Why Wasn't Wasserman-Rubin's Hubby Arrested Too?

If the trend continues, there will be a lot of wheeling-and-dealing husbands of elected officials visiting their wives only in prison.

Think about it. In Broward County, corruption comes in twos. With most power couples in Broward, it works this way: The wives are fronted as elected officials, and the husbands cut the deals behind the scenes.

You have Broward County Commissioner Stacy Ritter on the dais and her husband, Russ Klenet, scurrying around making money as a lobbyist. You have Ilene Lieberman in office, with her husband, Stuart Michelson, representing cities and private firms as an attorney. You have Stephanie Kraft sitting on the School Board while her husband, Mitch, collects checks from lobbyist Neil Sterling and indicted developer Bruce Chait.

Not all of these cases necessarily entail crimes, but all three couples are under investigation right now. And that's the way it was with recently arrested Broward County Commissioner Diana Wasserman-Rubin too. She served in office while her husband sat on the cash. Richard Rubin was hired by an engineer (Craven Thompson), a lobbyist (George Platt), and finally Southwest Ranches, where he raked in $1.1 million for helping to persuade his wife and the rest of the County Commission to vote to give the town $11 million in grant money to develop its open land into parks.

Wasserman-Rubin is charged with seven felonies that theoretically could put her behind bars for 75 years. Rubin, meanwhile, is set to be a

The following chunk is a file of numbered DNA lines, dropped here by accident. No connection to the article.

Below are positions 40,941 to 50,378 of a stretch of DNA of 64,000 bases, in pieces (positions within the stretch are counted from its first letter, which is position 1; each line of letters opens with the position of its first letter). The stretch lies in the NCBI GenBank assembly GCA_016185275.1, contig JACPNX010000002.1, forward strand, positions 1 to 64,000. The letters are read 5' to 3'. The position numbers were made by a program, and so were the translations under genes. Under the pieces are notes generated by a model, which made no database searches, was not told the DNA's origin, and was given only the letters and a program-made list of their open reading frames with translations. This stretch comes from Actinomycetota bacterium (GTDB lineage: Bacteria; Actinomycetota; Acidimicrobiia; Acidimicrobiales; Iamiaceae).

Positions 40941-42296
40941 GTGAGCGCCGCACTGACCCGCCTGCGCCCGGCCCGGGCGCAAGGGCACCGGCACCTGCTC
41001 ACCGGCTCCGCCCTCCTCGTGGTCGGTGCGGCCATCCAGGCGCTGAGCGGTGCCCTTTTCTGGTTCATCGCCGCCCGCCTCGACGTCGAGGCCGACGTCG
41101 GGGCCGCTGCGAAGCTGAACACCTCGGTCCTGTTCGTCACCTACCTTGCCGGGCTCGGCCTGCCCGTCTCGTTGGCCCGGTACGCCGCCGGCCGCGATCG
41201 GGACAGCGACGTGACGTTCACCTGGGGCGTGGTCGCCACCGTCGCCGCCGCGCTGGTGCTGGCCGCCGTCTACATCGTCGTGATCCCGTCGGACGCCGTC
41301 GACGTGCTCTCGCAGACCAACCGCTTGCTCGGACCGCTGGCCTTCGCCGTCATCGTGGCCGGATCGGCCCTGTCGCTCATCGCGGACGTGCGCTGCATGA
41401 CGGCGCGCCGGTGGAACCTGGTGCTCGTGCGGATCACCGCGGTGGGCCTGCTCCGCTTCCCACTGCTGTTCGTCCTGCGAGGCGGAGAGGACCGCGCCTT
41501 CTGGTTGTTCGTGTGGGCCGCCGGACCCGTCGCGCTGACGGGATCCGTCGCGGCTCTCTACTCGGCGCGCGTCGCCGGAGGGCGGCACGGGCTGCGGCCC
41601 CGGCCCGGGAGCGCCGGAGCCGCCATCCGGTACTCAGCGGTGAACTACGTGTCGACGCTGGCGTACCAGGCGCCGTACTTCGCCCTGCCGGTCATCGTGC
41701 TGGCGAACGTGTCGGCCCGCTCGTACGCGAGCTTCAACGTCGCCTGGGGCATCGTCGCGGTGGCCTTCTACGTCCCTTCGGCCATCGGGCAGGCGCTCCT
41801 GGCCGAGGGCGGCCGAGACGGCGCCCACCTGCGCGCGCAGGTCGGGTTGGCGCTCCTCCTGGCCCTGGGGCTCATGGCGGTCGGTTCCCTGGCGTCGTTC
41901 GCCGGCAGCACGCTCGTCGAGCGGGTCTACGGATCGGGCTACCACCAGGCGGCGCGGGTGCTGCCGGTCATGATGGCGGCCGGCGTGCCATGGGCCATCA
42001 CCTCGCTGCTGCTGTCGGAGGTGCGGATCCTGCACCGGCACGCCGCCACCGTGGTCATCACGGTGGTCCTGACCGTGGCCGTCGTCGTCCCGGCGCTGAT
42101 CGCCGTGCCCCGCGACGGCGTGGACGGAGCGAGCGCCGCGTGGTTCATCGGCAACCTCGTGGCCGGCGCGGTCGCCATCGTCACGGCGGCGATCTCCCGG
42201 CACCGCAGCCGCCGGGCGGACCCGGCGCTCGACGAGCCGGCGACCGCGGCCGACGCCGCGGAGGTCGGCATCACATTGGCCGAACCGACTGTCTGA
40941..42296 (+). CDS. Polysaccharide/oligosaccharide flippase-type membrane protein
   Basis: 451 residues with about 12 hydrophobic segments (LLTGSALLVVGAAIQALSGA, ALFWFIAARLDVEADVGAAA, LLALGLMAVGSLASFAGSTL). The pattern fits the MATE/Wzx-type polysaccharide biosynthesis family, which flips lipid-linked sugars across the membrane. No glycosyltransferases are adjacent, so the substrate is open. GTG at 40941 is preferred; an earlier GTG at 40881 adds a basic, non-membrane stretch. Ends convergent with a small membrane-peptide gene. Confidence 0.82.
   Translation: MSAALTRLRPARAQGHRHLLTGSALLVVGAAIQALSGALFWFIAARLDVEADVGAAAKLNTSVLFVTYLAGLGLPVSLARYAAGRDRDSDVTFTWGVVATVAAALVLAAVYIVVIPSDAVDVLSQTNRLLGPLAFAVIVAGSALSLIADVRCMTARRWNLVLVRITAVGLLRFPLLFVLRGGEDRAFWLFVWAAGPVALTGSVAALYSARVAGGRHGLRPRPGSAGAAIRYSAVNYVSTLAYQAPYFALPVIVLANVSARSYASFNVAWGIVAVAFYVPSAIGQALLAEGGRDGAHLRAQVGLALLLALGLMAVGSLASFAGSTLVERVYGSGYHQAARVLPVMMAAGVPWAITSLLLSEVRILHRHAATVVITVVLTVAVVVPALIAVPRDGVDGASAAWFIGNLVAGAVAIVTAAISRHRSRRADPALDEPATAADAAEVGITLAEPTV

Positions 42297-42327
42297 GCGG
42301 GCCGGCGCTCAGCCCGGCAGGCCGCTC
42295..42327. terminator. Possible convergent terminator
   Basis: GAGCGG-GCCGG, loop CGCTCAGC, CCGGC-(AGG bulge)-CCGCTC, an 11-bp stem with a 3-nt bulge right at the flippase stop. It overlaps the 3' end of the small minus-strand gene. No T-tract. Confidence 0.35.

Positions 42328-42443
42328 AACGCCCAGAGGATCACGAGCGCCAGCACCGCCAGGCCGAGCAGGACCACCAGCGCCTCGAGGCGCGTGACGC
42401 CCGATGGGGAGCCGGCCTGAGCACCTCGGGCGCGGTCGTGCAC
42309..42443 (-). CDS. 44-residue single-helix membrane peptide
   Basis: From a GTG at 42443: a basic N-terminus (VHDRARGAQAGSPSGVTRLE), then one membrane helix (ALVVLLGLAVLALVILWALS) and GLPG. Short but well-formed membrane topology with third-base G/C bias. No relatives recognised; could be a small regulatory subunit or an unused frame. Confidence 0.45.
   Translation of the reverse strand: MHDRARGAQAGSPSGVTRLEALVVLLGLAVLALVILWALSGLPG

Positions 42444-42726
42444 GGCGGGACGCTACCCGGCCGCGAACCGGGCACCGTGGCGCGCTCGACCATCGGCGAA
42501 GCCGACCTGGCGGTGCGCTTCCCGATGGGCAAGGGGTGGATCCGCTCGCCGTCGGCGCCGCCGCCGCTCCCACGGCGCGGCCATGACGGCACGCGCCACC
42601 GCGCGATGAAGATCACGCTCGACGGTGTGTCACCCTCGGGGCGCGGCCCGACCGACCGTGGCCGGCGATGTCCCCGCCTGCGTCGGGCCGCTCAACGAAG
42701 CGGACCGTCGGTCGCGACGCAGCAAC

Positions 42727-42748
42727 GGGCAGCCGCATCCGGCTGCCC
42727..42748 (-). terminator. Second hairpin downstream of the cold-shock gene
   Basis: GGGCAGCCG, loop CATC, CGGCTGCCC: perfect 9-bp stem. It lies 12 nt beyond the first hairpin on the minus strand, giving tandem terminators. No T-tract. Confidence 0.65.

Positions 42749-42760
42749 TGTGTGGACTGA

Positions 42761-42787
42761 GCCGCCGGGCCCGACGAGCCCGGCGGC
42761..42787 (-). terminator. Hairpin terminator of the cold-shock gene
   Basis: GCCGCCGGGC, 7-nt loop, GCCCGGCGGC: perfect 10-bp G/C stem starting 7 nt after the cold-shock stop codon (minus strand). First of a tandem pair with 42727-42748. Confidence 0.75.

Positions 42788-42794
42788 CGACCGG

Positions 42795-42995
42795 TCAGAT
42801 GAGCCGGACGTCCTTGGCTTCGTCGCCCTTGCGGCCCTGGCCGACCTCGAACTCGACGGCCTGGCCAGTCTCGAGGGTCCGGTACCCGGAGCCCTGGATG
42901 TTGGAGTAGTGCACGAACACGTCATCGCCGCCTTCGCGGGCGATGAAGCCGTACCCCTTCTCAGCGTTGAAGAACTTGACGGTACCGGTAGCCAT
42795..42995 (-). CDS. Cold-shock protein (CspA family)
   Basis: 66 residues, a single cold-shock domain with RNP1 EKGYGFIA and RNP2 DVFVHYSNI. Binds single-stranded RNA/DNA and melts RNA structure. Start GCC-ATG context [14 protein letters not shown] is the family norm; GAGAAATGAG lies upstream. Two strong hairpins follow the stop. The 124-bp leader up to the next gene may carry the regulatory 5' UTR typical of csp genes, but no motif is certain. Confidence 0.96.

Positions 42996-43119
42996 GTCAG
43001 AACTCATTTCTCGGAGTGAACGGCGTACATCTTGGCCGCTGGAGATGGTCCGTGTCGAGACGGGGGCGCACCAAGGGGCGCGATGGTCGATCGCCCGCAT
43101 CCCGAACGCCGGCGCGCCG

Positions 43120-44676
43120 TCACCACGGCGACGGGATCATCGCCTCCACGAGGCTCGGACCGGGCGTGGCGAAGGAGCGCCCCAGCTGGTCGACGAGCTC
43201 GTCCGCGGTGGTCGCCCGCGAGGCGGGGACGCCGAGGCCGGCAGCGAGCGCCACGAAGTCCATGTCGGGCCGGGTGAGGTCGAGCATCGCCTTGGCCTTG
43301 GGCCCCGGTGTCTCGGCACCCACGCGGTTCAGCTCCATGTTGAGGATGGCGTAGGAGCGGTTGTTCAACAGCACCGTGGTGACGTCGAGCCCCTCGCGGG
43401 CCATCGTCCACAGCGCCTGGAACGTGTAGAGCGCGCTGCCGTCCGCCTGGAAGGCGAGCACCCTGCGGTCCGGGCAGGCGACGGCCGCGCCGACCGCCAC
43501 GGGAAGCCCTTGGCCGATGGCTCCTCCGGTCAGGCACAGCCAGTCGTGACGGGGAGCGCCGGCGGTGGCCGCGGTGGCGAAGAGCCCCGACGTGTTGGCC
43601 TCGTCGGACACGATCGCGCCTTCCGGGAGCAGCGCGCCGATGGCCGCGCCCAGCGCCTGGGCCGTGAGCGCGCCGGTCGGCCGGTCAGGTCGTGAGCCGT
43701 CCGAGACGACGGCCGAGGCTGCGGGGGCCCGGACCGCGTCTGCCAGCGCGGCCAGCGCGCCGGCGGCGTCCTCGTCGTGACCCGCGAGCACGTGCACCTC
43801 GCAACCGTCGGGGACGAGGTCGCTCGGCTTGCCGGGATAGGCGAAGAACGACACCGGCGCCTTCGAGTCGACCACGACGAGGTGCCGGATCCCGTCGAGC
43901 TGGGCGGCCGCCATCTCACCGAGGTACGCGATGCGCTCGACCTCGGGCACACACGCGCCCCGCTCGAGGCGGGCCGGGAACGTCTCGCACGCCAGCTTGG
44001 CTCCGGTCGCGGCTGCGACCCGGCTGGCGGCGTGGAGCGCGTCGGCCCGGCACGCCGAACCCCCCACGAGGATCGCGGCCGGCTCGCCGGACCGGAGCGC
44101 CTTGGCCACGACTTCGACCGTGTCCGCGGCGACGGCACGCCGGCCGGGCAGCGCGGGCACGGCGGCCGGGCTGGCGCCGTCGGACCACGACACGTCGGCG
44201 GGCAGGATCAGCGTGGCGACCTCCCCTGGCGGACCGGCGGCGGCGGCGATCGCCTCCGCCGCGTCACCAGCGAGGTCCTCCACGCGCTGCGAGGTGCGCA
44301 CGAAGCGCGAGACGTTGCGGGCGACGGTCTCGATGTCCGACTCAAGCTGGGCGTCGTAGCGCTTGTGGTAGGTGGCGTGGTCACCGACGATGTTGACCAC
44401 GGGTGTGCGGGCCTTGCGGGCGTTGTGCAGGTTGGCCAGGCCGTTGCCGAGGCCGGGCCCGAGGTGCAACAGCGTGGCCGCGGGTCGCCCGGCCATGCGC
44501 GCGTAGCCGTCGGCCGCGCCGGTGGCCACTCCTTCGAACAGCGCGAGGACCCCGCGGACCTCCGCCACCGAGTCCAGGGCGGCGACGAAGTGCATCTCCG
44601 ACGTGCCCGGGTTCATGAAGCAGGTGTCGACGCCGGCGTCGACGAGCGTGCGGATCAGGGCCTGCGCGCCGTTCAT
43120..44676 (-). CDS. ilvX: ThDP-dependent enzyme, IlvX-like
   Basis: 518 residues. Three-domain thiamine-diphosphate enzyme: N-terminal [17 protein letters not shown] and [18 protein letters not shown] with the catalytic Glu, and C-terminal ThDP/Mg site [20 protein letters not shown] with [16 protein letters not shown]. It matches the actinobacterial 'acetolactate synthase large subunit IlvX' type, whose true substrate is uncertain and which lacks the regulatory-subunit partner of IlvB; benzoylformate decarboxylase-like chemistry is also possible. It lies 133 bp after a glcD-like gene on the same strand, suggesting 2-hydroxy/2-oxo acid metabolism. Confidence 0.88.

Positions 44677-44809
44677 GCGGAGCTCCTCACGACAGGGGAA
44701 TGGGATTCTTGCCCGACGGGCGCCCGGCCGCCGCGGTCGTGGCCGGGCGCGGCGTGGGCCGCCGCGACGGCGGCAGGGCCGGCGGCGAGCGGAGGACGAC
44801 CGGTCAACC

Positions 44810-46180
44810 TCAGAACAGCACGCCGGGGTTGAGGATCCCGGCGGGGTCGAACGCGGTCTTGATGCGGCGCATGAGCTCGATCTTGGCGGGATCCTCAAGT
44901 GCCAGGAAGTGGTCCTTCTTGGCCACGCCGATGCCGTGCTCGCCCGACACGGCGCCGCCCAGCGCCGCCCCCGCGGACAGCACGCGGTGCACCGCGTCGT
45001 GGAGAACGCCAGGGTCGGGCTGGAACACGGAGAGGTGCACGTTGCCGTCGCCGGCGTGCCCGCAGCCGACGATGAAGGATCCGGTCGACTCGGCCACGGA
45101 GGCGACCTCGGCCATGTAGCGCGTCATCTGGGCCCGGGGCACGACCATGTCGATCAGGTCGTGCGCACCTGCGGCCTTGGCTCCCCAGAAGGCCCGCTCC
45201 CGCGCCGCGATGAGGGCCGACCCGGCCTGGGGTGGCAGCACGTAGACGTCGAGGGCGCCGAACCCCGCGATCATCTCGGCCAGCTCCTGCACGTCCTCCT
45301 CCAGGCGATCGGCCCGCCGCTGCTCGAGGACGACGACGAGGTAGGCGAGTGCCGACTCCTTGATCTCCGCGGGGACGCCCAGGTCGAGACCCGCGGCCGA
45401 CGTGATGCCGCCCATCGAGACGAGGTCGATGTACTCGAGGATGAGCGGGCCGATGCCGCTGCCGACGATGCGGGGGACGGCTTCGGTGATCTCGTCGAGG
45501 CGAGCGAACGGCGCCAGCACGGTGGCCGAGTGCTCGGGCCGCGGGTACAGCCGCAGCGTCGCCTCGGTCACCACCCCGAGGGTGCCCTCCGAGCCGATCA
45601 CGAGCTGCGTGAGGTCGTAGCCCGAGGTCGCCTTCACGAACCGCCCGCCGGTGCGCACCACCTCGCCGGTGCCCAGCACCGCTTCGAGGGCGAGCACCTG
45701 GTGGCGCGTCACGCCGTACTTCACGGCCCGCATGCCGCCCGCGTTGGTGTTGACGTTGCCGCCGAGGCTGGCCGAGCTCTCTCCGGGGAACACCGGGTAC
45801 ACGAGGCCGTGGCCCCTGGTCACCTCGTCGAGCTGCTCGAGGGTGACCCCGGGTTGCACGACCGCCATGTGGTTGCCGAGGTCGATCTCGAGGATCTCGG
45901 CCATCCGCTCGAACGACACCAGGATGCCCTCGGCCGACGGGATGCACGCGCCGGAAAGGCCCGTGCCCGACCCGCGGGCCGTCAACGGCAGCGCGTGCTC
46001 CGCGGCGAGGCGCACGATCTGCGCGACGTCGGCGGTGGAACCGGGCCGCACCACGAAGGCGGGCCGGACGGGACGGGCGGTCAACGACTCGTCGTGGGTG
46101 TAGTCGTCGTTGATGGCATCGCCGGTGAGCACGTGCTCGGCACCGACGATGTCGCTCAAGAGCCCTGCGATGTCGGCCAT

free man.

It just seems wrong. Not that anyone should have any sympathy for Wasserman-Rubin. She became a political vampire, selling out the public and sucking taxpayers dry. She earned the right to spend many, many years in prison. But her husband should go down the river too, right?

The reason Rubin isn't charged is because he's not governed by the same laws as his wife, namely those that apply to elected officials. Wasserman-Rubin is charged with receiving unlawful compensation through her husband. In fact, it was Rubin who got that $45,000 in bonuses for her votes. But he's not elected, so he the unlawful compensation statutes don't apply to him. So the wife is left to hang out to dry.

But does that mean that it's impossible to charge the husbands (and the miscellaneous) lobbyists involved? No. Prosecutors could get creative. One idea would be to charge the husbands with conspiracy. Another would be to charge the husband-and-wife duos caught with their hands in the cookie jar with racketeering.

That's right, RICO. In the case of Wasserman-Rubin, this would seem the best way to go, in fact. Because make no mistake about it, the Town of Southwest Ranches for years was nothing but a racketeering operation. A small cabal of folks gamed the system to get $20 million in bond money for building parks that aren't there and may never be there. Rubin, for instance, worked hand in hand with felon Ira Cor to procure land. Cor then made obscene commissions -- in the hundreds of thousands of dollars -- for brokering the deals for Southwest Ranches. This little band of profiteers also tried to sell the School Board some swampland at a jacked-up price in what became a scandal all its own.

That's just one example. The point is that if this town is truly going to see clean up this town, the prosecutors might have to get a little creative. Knocking off the electeds is one thing, but if their husbands and others involved the schemes get off scot-free, justice will be a far sight away.

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Bob Norman
Contact: Bob Norman